From Louisiana to Michigan, rivers are spilling over their banks after days of heavy rainfall. Flood warnings and advisories, as well as flash flood warnings and watches, were in effect Thursday for a broad swath of the Southern Plains, the lower Mississippi Valley and the Ohio Valley, prompting road closures and water rescues, and even forcing several regions to evacuate.
The flooding has gotten particularly bad in parts of Michigan, Illinois, and Indiana, with states of emergency declared in Elkhart, Goshen, and the Lansing area, according to the Associated Press. Weather Underground meteorologist Jeff Masters told Earther that the up to four inches of rain that fell in parts of southwest Michigan this week amounted to one of the top three winter rain events on record.
Homes and streets are becoming inundated in South Bend, Indiana, where the St. Joseph River broke its historic flood record when it surged past 12 feet this morning. (Flood stage is 5.5 feet.) Meanwhile, the Yellow River in Plymouth, Indiana, also smashed a record, with water levels topping 17 feet (flood stage 13) and continuing to climb. Classes were canceled Thursday at Indiana University-South Bend, while Michigan State University took the unusual measure of deploying a flood barrier on campus as spillover from the Red Cedar River swamped roads and athletic fields.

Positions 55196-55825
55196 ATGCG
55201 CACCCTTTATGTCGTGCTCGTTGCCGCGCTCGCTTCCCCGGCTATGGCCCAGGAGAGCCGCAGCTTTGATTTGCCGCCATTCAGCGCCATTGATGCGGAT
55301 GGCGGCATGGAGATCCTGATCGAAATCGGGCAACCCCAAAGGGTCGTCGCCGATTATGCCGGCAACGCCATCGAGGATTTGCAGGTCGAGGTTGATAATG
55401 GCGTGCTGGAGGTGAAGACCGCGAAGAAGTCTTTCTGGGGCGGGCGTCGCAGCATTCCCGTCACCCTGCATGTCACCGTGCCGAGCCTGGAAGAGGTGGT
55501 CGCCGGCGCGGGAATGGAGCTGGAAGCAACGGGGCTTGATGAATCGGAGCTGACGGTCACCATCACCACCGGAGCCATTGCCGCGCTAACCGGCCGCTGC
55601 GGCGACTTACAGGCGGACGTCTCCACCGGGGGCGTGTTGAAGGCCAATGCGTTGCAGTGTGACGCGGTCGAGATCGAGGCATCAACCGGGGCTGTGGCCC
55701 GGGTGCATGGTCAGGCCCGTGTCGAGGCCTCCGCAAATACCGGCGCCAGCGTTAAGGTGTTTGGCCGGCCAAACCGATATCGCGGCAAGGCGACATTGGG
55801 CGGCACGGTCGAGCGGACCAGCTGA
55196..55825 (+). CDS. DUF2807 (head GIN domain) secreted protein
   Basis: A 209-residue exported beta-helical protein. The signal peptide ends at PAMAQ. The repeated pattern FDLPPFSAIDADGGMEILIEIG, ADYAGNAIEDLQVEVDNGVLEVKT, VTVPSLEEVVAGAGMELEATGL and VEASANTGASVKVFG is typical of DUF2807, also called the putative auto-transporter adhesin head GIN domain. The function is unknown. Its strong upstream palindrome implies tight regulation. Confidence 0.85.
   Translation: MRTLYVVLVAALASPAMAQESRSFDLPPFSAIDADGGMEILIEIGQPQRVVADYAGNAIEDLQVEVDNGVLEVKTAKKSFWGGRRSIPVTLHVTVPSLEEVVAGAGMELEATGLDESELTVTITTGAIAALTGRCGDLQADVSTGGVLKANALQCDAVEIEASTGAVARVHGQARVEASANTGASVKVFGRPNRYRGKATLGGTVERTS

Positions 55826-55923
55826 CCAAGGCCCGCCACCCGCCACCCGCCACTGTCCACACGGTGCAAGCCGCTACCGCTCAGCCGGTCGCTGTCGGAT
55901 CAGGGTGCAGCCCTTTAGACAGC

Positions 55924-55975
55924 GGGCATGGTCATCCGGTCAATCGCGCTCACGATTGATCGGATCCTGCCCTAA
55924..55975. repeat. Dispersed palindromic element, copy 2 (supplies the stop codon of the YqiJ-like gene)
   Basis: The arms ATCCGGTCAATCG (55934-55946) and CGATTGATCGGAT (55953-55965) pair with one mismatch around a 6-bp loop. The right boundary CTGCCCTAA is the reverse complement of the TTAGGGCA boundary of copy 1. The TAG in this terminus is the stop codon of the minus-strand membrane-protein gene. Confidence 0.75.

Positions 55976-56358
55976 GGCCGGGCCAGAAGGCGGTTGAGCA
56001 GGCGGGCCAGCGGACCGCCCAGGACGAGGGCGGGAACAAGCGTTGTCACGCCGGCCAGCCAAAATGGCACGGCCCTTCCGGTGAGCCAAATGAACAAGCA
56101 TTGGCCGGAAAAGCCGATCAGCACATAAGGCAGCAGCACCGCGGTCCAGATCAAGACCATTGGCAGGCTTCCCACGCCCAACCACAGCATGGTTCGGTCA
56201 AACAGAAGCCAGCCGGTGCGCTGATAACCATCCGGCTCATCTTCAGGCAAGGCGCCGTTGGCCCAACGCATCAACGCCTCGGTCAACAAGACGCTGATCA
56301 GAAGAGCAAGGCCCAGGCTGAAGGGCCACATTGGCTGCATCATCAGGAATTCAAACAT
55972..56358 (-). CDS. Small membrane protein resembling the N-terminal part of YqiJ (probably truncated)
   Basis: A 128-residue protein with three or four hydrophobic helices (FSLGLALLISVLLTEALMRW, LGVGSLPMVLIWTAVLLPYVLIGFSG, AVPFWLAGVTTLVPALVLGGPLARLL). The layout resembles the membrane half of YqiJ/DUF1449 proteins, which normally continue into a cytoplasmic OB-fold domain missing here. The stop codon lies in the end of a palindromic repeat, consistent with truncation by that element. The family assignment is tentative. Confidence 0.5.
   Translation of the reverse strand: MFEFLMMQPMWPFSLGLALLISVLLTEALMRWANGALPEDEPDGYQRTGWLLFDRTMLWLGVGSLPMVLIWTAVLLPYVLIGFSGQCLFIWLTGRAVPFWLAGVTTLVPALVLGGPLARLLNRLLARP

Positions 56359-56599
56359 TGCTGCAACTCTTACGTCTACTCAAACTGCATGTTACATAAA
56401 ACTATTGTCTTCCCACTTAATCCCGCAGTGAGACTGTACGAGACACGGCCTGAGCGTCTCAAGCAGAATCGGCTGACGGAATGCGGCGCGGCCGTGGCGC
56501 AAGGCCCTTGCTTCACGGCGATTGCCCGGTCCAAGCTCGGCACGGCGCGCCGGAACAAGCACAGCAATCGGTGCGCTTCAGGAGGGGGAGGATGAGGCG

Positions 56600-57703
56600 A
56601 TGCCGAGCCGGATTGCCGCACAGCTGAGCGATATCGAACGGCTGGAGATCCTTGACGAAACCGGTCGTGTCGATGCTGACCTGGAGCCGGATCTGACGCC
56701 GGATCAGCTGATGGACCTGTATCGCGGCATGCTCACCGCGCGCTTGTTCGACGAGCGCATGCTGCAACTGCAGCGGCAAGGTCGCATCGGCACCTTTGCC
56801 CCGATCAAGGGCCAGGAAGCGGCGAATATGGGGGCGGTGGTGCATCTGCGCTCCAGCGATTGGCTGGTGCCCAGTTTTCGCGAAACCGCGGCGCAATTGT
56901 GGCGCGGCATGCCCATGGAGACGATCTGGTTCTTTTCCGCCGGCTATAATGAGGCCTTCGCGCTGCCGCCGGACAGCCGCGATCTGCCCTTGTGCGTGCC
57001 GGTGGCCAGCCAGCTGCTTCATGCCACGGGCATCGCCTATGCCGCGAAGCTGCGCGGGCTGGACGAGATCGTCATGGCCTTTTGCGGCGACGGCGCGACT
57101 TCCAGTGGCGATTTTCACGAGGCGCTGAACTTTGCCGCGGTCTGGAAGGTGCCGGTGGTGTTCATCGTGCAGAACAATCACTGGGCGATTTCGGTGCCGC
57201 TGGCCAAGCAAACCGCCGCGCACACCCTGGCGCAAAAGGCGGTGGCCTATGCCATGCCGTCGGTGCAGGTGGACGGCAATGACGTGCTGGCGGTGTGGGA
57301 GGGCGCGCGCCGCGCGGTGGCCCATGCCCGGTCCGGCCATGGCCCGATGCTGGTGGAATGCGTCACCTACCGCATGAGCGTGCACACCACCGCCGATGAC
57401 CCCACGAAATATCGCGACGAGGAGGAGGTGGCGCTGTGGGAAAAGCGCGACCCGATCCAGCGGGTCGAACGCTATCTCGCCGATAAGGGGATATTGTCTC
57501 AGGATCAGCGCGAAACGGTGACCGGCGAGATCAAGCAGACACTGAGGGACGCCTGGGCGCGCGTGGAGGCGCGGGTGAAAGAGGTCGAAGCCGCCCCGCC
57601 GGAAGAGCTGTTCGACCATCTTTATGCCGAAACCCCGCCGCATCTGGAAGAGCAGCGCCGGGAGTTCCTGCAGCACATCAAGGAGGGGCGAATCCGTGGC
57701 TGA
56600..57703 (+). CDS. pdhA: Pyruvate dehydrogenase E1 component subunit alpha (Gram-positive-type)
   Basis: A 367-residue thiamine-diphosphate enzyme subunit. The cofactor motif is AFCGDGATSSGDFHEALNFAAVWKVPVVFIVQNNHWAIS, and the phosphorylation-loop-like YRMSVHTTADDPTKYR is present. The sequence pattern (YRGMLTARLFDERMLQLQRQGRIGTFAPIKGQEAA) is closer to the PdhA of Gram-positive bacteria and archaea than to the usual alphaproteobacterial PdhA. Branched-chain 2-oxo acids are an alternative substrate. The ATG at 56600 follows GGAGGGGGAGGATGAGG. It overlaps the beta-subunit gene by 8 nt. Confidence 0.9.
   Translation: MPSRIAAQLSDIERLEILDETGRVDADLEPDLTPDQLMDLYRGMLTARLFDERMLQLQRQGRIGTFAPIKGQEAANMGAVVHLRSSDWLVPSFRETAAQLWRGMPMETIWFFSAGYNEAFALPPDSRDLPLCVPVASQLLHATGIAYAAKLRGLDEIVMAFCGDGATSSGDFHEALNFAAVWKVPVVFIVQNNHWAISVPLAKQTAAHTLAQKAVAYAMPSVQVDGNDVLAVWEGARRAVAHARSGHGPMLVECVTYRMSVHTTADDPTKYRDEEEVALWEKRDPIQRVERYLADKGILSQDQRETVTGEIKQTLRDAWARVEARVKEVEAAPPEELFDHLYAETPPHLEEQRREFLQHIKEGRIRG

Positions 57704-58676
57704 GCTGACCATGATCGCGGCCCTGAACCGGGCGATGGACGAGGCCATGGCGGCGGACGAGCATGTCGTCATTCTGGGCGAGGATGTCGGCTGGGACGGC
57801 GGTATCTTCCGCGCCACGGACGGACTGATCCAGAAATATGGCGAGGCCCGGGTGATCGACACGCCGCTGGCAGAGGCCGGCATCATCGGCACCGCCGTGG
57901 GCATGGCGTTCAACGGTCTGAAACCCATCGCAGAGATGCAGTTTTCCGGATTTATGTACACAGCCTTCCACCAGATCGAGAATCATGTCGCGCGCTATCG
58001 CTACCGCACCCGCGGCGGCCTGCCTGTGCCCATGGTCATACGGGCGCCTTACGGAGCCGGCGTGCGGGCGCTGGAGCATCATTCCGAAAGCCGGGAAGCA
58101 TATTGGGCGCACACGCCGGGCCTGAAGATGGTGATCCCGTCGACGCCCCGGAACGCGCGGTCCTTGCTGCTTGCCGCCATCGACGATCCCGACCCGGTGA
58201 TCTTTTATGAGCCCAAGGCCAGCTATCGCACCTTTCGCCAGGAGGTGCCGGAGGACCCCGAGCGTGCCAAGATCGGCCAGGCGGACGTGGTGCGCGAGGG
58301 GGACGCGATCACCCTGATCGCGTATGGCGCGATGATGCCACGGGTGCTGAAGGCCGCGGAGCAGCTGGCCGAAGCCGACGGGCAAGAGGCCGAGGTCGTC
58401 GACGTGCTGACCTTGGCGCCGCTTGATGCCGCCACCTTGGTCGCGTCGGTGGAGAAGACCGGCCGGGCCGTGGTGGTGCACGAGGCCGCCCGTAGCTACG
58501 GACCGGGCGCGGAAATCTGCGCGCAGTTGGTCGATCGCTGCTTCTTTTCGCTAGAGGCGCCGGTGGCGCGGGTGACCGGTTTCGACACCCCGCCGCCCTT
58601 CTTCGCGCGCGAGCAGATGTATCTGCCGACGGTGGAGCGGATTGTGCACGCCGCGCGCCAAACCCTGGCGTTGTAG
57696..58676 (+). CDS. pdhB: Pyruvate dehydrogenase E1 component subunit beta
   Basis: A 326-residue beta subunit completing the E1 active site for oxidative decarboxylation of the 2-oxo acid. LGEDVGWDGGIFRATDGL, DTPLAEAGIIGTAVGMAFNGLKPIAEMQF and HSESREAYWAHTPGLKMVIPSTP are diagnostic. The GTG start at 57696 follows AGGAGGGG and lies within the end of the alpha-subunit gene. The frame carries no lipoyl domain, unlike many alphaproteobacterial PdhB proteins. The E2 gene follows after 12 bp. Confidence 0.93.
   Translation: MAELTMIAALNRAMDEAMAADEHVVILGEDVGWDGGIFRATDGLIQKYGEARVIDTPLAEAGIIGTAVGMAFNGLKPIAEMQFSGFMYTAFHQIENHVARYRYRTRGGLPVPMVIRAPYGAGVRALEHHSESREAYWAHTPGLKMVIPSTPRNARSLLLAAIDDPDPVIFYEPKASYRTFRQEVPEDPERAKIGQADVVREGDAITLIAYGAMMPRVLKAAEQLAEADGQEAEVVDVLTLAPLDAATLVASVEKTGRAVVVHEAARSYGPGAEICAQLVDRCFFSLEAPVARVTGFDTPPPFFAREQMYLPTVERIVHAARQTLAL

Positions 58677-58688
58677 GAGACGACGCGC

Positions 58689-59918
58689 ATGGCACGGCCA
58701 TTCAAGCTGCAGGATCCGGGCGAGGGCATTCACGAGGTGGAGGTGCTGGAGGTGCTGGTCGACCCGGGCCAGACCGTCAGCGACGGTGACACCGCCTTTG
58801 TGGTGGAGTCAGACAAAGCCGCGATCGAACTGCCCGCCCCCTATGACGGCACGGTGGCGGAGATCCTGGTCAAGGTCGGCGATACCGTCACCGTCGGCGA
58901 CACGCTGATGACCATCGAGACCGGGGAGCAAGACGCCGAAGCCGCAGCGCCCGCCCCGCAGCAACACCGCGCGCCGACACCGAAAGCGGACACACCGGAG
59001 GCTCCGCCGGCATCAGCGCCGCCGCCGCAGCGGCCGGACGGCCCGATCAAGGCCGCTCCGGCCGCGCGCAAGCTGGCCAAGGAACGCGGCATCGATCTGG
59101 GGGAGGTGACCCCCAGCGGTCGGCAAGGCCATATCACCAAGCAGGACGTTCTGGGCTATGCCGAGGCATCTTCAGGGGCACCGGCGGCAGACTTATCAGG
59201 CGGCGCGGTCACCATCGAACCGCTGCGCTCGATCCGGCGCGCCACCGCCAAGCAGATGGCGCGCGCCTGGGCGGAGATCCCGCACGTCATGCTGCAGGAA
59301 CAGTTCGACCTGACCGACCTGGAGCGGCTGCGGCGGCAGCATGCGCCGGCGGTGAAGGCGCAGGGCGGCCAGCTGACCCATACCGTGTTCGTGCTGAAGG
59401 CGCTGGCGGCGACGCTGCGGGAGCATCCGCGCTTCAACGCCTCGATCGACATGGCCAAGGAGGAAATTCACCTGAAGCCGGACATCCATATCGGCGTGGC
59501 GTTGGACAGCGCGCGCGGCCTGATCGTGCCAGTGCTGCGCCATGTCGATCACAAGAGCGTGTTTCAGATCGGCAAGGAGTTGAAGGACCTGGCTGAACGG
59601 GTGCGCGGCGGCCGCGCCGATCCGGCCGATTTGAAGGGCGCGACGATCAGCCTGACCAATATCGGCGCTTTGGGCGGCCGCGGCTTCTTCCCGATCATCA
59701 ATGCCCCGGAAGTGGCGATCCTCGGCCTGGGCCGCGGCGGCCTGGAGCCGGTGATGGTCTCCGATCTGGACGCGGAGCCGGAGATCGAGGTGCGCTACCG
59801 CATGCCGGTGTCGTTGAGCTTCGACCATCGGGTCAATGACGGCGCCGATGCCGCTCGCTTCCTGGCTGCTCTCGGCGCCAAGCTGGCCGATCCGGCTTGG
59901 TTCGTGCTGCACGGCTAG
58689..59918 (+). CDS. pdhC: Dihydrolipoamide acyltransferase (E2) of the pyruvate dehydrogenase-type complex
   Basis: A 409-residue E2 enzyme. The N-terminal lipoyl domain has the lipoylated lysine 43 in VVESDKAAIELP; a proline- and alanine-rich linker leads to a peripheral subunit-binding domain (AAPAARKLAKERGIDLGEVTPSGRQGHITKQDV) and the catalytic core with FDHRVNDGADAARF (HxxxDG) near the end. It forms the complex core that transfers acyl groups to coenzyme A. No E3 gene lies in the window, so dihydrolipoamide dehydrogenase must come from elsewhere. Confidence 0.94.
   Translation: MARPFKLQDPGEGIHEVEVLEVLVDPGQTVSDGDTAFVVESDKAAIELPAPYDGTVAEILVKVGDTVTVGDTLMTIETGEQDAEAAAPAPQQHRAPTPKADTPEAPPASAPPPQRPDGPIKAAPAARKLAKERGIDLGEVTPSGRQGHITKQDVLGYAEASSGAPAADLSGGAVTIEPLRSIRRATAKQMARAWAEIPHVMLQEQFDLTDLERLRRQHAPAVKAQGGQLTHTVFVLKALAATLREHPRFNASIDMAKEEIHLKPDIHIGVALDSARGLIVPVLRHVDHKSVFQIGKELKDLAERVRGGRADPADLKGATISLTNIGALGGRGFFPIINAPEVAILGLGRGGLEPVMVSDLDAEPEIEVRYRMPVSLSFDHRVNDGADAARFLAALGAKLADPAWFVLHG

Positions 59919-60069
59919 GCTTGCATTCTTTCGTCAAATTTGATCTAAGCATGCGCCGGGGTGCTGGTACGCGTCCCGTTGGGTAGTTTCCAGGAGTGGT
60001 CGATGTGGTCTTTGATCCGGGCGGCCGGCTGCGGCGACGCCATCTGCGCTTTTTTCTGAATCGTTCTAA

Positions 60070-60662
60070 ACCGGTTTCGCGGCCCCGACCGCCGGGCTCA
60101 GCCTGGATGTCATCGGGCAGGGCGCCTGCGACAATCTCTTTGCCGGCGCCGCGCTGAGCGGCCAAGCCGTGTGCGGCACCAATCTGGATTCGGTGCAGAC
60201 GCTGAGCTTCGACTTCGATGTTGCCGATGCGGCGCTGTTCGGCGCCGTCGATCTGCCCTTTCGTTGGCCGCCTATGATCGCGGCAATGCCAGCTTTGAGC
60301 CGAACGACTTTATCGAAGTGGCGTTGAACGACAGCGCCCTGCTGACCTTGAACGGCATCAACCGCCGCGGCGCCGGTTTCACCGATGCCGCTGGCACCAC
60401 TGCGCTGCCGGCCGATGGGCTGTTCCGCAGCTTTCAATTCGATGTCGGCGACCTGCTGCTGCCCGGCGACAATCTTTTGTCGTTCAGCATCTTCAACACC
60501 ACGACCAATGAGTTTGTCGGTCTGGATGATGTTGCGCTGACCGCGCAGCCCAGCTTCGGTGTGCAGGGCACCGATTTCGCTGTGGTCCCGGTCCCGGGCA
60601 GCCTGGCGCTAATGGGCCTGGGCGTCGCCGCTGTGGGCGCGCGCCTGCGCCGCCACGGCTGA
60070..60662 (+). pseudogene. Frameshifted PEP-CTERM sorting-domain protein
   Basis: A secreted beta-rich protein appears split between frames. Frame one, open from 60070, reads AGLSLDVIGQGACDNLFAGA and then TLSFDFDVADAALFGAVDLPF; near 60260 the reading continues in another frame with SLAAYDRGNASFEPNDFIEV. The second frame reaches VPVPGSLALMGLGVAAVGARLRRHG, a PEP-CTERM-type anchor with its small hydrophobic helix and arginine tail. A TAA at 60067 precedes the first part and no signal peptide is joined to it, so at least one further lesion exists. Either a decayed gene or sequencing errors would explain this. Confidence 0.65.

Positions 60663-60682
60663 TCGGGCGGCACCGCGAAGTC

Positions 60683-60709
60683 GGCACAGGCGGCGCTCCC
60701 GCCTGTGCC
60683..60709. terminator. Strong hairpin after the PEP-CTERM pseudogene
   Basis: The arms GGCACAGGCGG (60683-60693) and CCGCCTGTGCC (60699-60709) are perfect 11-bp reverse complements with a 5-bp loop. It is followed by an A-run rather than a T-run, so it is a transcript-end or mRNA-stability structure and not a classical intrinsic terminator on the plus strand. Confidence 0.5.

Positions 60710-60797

The heavy rainfall and floods have already been blamed for several deaths, including a 53-year-old man whose car was swept off the road by floodwaters in Oklahoma, and a one-year-old Michigan girl found dead in standing water in her family’s backyard, the AP reports.
Unfortunately, the National Weather Service says more heavy rainfall is in the cards for this part of the country, as warm, moist air from the Gulf continues to advect northward along the axis of an unusually kinky jet stream. That means the potential for even more flooding in the days to come. As the Washington Post’s Capital Weather Gang noted on Wednesday, the levels of precipitable moisture in the air are downright summerlike: about four times more than what is normal for February in Michigan, New York State, and Maine.
The temperatures here on the East Coast have been pretty summerlike, too, with a locked-in high pressure ridge slaying heat records from Georgia to Maine. Meanwhile, a countervailing low pressure system out west has led to wild temperature swings in the opposite direction.
Nothing about this week’s weather is normal, but we might want to get used to that. As climatologist Brian Brettschneider noted on Twitter yesterday, the intensity of high pressure ridges has increased substantially since the 1960s.
Summer-like temperatures, rainstorms, and even floods in the middle of winter could all be symptoms of an atmosphere thrown increasingly out of whack.